The Salford Star was born in 2005; its editor and founding member is Stephen Kingston, who has fond memories of being a punk back in the 70s. The Star burst into existence in response to Salford residents in Whit Lane being threatened with the demolition of their houses as part of a regeneration plan. “They were fighting like mad, I knew one of the people involved in that from other work, and he said what we need is to give people a voice.” Kingston was at the time working with a local paper called the Old Trafford News, which he decided to leave. “I said OK, we will do one for Salford. Trafford is about one square mile whereas Salford is a big city. So you need a big monster magazine for a big monster city, that was how it was born.”

Salford Star issue one

Kingston spent six months researching, talking to the community, holding public meetings to determine what the people of Salford wanted from a local paper. He also investigated the strong Chartist movement’s ties with Salford; there was a huge national meeting to promote social justice on Kersal Moor in 1838. The Chartist paper was called the Northern Star, hence one reason for naming the Salford Star, the other reason being that it had a tabloid ring to it that made it more accessible. It was a source of pride for Kingston that the paper had grown from the needs of the community and that the community members who helped found the paper were still on the board of directors.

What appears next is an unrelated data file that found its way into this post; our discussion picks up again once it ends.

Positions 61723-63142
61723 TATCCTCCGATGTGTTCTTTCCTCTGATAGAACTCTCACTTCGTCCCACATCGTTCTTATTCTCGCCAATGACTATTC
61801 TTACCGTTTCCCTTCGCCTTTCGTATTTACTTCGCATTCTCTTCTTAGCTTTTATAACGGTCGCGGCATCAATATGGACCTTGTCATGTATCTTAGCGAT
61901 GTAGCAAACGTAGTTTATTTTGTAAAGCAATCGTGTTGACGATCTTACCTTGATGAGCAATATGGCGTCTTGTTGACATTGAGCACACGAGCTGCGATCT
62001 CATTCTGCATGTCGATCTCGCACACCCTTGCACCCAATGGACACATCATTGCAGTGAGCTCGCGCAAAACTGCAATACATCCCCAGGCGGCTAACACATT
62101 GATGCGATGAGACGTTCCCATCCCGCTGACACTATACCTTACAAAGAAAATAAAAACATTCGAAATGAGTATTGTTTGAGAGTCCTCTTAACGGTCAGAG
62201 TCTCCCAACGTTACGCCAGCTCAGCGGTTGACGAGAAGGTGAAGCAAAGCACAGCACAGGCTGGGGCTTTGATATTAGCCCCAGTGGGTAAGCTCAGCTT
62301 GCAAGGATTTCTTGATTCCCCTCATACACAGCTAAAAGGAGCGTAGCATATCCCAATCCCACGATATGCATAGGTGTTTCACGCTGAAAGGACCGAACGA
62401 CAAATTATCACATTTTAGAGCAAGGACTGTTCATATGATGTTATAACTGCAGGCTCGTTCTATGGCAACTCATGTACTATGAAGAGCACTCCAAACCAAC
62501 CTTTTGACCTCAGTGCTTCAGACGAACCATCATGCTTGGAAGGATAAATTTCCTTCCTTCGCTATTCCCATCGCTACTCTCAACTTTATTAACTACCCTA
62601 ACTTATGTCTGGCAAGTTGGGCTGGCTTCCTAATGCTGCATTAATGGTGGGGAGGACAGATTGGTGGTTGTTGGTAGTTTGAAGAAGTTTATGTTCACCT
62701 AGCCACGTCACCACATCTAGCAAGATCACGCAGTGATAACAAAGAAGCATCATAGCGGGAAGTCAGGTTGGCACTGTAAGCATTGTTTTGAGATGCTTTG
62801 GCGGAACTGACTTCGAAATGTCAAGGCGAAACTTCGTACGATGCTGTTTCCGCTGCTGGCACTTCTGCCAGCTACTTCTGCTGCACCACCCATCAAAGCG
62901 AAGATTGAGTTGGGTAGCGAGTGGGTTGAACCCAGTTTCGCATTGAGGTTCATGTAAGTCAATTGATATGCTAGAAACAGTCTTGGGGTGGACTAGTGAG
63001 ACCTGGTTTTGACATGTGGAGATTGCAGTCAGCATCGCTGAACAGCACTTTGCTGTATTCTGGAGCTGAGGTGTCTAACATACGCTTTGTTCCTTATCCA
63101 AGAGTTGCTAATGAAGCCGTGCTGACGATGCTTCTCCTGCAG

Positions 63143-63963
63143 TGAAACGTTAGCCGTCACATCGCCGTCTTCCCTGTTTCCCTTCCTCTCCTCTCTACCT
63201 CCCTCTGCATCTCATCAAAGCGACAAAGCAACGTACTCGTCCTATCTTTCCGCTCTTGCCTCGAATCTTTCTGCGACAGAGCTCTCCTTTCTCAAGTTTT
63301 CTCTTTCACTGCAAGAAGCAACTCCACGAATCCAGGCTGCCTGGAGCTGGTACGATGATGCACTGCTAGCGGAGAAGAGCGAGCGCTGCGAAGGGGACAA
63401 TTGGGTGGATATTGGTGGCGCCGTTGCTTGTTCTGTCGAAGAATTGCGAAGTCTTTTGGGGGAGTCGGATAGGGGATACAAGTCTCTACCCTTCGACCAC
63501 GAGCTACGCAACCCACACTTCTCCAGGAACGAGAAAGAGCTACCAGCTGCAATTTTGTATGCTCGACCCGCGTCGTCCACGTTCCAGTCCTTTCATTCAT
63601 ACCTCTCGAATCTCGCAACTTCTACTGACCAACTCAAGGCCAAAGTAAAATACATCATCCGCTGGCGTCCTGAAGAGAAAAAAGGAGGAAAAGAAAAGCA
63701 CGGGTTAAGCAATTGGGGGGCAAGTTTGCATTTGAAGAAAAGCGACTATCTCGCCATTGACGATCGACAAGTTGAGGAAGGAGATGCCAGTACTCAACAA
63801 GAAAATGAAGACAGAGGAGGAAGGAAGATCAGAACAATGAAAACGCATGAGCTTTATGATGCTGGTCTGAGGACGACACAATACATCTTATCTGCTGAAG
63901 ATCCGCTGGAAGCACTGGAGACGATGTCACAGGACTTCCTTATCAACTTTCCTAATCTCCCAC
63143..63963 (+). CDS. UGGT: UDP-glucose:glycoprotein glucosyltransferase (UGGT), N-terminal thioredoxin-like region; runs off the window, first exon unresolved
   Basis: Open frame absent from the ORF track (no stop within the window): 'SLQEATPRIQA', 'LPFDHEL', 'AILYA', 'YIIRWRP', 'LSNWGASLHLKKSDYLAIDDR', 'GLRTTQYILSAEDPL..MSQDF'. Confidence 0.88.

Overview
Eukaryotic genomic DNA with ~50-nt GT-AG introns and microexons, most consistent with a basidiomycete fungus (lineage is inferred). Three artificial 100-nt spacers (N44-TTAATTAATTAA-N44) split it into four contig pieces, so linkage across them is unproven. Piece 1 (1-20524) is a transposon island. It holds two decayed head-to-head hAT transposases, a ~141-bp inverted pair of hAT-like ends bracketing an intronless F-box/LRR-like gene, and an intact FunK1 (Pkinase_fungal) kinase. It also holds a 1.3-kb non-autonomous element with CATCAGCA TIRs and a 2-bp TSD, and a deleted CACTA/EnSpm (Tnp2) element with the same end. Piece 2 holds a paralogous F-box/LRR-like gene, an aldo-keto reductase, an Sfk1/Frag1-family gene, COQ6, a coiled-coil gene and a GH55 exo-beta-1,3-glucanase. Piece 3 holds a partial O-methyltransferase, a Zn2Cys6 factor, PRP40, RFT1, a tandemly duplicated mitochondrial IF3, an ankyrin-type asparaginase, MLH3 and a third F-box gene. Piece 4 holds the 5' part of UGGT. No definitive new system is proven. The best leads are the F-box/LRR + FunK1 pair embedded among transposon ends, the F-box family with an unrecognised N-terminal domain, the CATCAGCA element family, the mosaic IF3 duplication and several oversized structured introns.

Basically it inspired people like myself from that generation to say fuck ’em, we will do it ourselves.

Punk brought about significant change according to Kingston: “In terms of giving people self-confidence to do it themselves, it was the most influential movement probably ever. Because the people who got involved in punk suddenly got a sense that, yes they can take on authority.” He went on to describe how punks reacted to music, art and fashion they didn’t like by creating their own: “Basically that inspired people like myself from that generation to say fuck ’em, we will do it ourselves.”

The decline in local journalism in the UK has been rapid, with many commentators acknowledging that there is a deficit in the ability of the local press to hold people in power accountable. This decline is mainly attributed to the rise in online media sources, which has led to a drop in sales of local newspapers resulting in loss of revenues from the cover price and advertising. A report released last year by the Media Standards Trust summarised this decline in the UK:

  • Revenues of the four primary local newspaper companies in the UK, between 2005 and 2010, dropped by between 23% and 53%.